That would be because the majority of LiveJournal users ARE Sixteen (16-18 that is)

That said.. Im with JoeyMichaels here... to a point. I do know someone who this happened to, however they didn't publicly announce it on their LJ.
posted by dawna at 12:25 PM on October 27, 2004


And the proof that this isn't a hoax is...?
posted by Orange Goblin at 12:35 PM on October 27, 2004


Shane: Unless you say "let's fuck that little asshole."
posted by Joey Michaels at 12:35 PM on October 27, 2004


Seriously, doesn't the Secret Service have better things to do? :P
posted by Foosnark at 12:36 PM on October 27, 2004


And the proof that this isn't a hoax is...?

Well, hoax or no, it's all a perfectly realistic scenario and all the details seem perfectly in order. If it's a hoax, she has done a good job of it.
posted by Shane at 12:43 PM on October 27, 2004


Thanks bondcliff...that was a good chuckle.
posted by Richat at 12:47 PM on October 27, 2004


I'm not surprised by this. I just think it's wrong. If people think they will be put on no-fly lists if they question or ridicule the government, we lose one of the things that's best about living in a free society.

If the person in the LJ site is placed on a watch list, that's un-American. And even the fear of such a thing is antithetical to the principles the founding fathers tried to hardwire into our country.

If there is some rule that says the SS must open an investigation on anyone who jokes about killing the president, then fine. I doubt they like it any better than I do. But the least they could do, in *my* United States, would be to assure the person they've scared the shit out of that their record is clean, they won't be added to a list, and no further action will be taken.

That would be the right thing to do. Anything short of that is unfair and wrong.
posted by y6y6y6 at 12:51 PM on October 27, 2004


Can someone do one of those fancy Google Cache things and tell us what the heck she originally posted that caused the problem?
posted by Outlawyr at 1:05 PM on October 27, 2004


Dan Burford's 1996 visit from the secret service after publishing photoshopped pictures of various people's heads exploding, including Senator Dole:
http://www.wired.com/wired/archive/4.04/eword.html?pg=10

At the time, Dan was a good friend. His webcam even managed to capture at least one of the secret service agents' picture. Unfortunately, the exploding heads are no longer available on the web that I know of.

This sort of thing has been going on for a long time. The change now is that the FBI record may impact this person's life more heavily than it used to. But lots of people have FBI records. I have a record because I was bonded at one time (certified to work in the financial industry).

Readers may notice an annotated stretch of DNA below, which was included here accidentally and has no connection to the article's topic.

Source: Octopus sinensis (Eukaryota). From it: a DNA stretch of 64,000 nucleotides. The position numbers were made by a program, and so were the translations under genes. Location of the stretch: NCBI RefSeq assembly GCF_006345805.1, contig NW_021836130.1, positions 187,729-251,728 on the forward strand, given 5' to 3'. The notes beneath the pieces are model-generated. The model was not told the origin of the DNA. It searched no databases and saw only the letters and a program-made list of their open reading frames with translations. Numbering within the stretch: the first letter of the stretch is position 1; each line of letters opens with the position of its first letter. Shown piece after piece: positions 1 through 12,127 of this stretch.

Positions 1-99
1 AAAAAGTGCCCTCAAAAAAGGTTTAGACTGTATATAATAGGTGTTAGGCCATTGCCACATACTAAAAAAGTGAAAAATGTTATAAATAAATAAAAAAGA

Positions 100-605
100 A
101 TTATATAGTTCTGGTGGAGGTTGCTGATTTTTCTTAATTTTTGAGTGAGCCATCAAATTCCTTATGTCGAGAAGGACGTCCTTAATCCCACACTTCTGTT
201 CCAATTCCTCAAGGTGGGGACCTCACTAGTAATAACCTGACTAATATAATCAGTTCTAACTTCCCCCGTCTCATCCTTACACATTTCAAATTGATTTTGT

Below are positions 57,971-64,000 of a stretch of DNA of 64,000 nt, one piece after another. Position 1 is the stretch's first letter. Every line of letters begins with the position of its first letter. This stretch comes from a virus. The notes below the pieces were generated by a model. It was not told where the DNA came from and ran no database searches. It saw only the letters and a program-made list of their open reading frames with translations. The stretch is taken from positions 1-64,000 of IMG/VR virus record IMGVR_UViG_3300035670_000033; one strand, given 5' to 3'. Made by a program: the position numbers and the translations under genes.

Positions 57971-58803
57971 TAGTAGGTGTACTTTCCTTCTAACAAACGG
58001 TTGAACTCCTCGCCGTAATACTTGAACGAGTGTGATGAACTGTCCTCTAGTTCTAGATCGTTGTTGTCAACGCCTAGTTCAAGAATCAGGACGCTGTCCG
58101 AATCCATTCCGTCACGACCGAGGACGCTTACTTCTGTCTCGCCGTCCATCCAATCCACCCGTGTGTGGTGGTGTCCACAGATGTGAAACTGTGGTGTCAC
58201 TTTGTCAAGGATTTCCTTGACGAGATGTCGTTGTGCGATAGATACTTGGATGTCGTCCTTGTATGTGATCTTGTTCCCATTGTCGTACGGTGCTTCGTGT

posted by kalessin at 1:10 PM on October 27, 2004


And the proof that this isn't a hoax is...?

This doesn't prove it isn't a hoax, but I've known Annie via online fan communities for the best part of three years now and she has never pulled any hoaxes/stunts before. It's possible she's been waiting all this time just to do this, but it's more likely that her story is genuine.

on preview: yes, it does come up via the google cache, but very badly formatted and, as she decided to lock it, I'll not post the url here.
posted by anyanka at 1:18 PM on October 27, 2004


In related news, Tom DeLay accused Daily Kos of funding insurgents in Iraq. From The Citizen:
"LaRouche is a con felon and all I can tell you is that Mr. Morrison has supported and campaigned with LaRouche followers and Mr. Morrison also has taken money and is working with the Daily Kos, which is an organization that raises money for fighters against the U.S. in Iraq," said DeLay.
The moral of these stories seem to be don't oppose elected officials.

As for what she said, it appears in the Google cache.

Wassup? How's it hanging? Yeah, I know it's been a long time since we talked. This probably stems from my belief that you do not exist. Anyway, the reason why I'm calling you is because last night, President Bush said that he could feel it every time we prayed for him, and since he apparently doesn't listen to anyone but you, Lord, I thought you might pass this along to him.